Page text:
New Zealand companies HamiltonJet and EV Maritime have signed a Memorandum of Understanding to build advanced composite, battery-powered commuter ferries.
Their cooperation was formalised at HamiltonJet’s Christchurch headquarters in May, in the presence of Hon Dr Megan Woods, New Zealand’s Minister of Energy & Resources and Minister of Research Science & Innovation.
With the aim of decarbonising the harbour cities of the world, these leading lights of New Zealand maritime innovation are seeking to develop one of the world’s first truly high-speed, full-size, zero emission fast ferries.
HamiltonJet will provide a high efficiency, high manoeuvrability drive solution for this all-electric vessel, incorporating elements of their new Electro-Hybrid Drive solution, EHX.
EV Maritime CEO Michael Eaglen says HamiltonJet delivers high levels of innovation with complete delivery confidence. “HamiltonJet is a world leader in marine propulsion systems. Not only for waterjets themselves but for intelligent electronic control systems, which transform vessel manoeuvrability, improve efficiency, reduce maintenance and enhance passenger comfort,” says Michael Eaglen.
HamiltonJet CEO Ben Reed says, for this project, waterjets bring efficiency, particularly over the whole operational profile. They also offer precise control during docking and the ability to upgrade to automated control technologies in the future. “Our jets are already very popular in high-speed ferries around the world due to their efficiency and manoeuvrability. This project is a great opportunity, right on our doorstep, to demonstrate how we can tune these aspects for electric-only operation in a ferry with a clearly defined speed range,” says Ben Reed.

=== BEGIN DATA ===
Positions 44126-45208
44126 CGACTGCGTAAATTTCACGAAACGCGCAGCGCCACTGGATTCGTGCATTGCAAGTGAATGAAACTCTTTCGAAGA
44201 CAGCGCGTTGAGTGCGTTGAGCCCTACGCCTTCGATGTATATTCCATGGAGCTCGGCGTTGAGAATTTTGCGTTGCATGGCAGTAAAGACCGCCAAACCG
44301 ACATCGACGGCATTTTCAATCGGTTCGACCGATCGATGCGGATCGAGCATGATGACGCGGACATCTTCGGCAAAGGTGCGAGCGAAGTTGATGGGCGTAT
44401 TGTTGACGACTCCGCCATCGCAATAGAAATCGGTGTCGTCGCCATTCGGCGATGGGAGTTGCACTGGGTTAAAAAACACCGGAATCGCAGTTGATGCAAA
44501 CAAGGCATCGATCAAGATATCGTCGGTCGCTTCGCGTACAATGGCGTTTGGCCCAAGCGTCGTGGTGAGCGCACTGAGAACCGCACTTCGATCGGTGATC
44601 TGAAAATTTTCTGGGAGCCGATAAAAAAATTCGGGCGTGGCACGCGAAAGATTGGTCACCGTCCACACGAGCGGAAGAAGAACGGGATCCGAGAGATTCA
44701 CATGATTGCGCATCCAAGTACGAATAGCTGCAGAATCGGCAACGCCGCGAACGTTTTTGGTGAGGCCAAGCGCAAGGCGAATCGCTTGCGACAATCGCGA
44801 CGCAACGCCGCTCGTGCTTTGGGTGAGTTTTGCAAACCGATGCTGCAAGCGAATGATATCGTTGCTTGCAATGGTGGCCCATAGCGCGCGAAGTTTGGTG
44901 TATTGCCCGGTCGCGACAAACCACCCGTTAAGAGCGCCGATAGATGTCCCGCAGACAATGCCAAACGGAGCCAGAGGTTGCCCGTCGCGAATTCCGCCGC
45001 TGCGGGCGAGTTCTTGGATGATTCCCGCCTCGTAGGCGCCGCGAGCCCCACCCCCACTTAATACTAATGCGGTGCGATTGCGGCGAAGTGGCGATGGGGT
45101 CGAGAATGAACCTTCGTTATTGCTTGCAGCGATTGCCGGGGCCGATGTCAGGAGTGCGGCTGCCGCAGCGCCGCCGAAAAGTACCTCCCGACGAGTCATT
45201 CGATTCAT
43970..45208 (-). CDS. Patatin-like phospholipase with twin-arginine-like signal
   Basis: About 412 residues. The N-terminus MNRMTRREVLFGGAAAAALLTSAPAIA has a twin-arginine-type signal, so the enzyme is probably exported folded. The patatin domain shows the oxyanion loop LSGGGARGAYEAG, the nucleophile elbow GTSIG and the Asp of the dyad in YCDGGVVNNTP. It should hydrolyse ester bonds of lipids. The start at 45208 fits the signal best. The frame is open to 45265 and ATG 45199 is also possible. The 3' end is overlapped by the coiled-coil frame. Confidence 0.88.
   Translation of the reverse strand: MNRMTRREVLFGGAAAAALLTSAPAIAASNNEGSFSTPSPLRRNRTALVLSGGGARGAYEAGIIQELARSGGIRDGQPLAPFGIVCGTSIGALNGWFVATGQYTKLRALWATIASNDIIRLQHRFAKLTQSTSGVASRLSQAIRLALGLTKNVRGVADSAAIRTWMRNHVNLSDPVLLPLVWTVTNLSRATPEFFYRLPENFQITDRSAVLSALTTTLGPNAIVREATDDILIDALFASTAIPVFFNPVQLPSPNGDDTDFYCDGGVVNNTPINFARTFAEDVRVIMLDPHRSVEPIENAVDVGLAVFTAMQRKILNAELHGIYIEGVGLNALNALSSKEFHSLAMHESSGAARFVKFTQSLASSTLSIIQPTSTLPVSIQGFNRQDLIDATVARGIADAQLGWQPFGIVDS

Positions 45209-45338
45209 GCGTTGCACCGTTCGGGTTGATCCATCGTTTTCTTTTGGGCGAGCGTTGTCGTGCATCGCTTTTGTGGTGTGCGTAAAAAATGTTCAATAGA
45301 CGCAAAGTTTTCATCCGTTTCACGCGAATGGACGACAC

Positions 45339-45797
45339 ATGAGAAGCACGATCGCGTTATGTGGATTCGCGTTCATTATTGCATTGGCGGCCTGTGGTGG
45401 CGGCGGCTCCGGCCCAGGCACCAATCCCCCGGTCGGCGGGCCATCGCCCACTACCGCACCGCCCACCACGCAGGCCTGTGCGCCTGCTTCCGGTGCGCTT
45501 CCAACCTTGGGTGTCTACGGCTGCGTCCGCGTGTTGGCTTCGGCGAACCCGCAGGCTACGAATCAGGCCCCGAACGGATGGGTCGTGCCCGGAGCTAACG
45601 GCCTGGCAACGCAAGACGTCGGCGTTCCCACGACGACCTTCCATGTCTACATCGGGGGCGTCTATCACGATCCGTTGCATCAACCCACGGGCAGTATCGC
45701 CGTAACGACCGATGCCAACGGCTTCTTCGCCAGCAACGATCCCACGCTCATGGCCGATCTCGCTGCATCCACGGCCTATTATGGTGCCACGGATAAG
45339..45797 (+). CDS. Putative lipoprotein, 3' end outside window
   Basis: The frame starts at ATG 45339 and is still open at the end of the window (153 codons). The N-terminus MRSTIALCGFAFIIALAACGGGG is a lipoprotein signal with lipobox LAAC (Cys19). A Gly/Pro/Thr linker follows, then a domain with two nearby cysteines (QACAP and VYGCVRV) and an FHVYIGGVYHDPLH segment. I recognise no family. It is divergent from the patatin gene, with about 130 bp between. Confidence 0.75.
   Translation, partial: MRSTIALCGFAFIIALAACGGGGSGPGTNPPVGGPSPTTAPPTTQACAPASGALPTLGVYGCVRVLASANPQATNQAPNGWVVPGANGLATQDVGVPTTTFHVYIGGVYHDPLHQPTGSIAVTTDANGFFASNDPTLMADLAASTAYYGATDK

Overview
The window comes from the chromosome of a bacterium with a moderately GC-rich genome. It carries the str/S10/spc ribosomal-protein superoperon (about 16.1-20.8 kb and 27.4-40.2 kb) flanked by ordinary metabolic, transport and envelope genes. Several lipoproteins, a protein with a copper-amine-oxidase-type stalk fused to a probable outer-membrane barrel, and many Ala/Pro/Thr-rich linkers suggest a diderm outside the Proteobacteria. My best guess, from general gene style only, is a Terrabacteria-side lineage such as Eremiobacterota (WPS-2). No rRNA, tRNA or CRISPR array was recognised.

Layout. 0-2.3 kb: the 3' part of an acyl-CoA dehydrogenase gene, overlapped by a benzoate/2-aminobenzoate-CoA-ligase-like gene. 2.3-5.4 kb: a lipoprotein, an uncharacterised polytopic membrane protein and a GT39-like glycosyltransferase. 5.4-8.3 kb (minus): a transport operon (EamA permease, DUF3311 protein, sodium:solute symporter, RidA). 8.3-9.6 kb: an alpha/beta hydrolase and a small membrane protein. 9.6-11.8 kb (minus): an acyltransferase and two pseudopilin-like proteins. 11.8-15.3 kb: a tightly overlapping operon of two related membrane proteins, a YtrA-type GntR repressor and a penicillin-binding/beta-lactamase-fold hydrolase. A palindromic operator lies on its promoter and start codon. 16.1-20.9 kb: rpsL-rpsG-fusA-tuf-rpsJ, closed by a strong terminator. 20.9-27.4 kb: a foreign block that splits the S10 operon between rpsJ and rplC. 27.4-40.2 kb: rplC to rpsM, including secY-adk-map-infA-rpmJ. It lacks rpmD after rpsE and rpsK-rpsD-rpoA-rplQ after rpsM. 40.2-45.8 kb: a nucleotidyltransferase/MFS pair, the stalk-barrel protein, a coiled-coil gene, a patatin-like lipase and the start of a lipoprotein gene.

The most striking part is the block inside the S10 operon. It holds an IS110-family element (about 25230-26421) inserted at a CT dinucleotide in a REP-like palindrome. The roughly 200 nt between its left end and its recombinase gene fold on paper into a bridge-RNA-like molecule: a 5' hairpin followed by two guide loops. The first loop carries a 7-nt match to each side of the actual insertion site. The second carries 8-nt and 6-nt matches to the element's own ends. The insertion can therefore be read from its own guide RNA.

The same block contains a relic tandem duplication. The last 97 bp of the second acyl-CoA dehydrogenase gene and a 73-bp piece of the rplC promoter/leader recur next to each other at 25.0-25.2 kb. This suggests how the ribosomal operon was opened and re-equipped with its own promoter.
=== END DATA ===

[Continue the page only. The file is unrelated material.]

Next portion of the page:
While the electric commuter ferry has been designed with the overhaul of Auckland’s ferry fleet in mind, the two Kiwi companies have much larger ambitions for the project.
“This is an opportunity for New Zealand to claim an important place in the global green transportation sector, with associated sustainable employment and significant long term export potential,” says Michael Eaglen. He says ferries are also ideal applications for electric technology. “Ferries come and go from the same docks. It means charging infrastructure can be installed at those docks and scheduling can be managed to share charging opportunities around fleets.
“There are plenty of harbour cities around the world with large commuter ferry fleets of 30 or more boats. The vessel we’ve designed is suitable for any of those major cities in terms of the size, speed and range required in most commuter ferry networks.
“Electric power offers huge benefits not only for the environment, but for operators, passengers and the community alike. It’s free of exhaust emissions and offers near-silent operation, while slashing operating costs compared with traditional diesel ferries. “Our analysis suggests there are very few inshore commuter ferry operations in the world today which need to use diesel. Quite simply, electric is better business already. “This design also has great potential in the tourism sector. While global tourism will potentially be a lot quieter in the next few years, the need to decarbonise is still very real”, says Michael Eaglen.